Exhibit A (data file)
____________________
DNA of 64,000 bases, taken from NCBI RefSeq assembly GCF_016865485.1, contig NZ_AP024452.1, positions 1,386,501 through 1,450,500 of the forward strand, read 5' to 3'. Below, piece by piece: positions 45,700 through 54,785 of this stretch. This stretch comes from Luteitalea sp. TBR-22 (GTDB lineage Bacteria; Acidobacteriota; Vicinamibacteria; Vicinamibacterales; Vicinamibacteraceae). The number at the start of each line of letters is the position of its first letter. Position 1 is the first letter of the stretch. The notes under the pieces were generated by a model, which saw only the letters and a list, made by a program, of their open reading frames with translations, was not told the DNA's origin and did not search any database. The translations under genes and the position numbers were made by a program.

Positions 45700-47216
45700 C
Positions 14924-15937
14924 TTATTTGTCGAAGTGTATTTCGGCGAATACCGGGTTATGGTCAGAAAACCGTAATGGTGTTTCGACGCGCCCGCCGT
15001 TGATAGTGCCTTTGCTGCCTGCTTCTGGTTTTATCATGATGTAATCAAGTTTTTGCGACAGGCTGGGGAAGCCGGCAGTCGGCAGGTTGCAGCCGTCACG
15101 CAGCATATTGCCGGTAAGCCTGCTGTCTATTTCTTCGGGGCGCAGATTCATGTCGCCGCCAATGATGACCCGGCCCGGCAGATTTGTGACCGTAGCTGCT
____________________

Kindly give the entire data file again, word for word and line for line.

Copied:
DNA of 64,000 bases, taken from NCBI RefSeq assembly GCF_016865485.1, contig NZ_AP024452.1, positions 1,386,501 through 1,450,500 of the forward strand, read 5' to 3'. Below, piece by piece: positions 45,700 through 54,785 of this stretch. This stretch comes from Luteitalea sp. TBR-22 (GTDB lineage Bacteria; Acidobacteriota; Vicinamibacteria; Vicinamibacterales; Vicinamibacteraceae). The number at the start of each line of letters is the position of its first letter. Position 1 is the first letter of the stretch. The notes under the pieces were generated by a model, which saw only the letters and a list, made by a program, of their open reading frames with translations, was not told the DNA's origin and did not search any database. The translations under genes and the position numbers were made by a program.

Positions 45700-47216
45700 C
Positions 14924-15937
14924 TTATTTGTCGAAGTGTATTTCGGCGAATACCGGGTTATGGTCAGAAAACCGTAATGGTGTTTCGACGCGCCCGCCGT
15001 TGATAGTGCCTTTGCTGCCTGCTTCTGGTTTTATCATGATGTAATCAAGTTTTTGCGACAGGCTGGGGAAGCCGGCAGTCGGCAGGTTGCAGCCGTCACG
15101 CAGCATATTGCCGGTAAGCCTGCTGTCTATTTCTTCGGGGCGCAGATTCATGTCGCCGCCAATGATGACCCGGCCCGGCAGATTTGTGACCGTAGCTGCT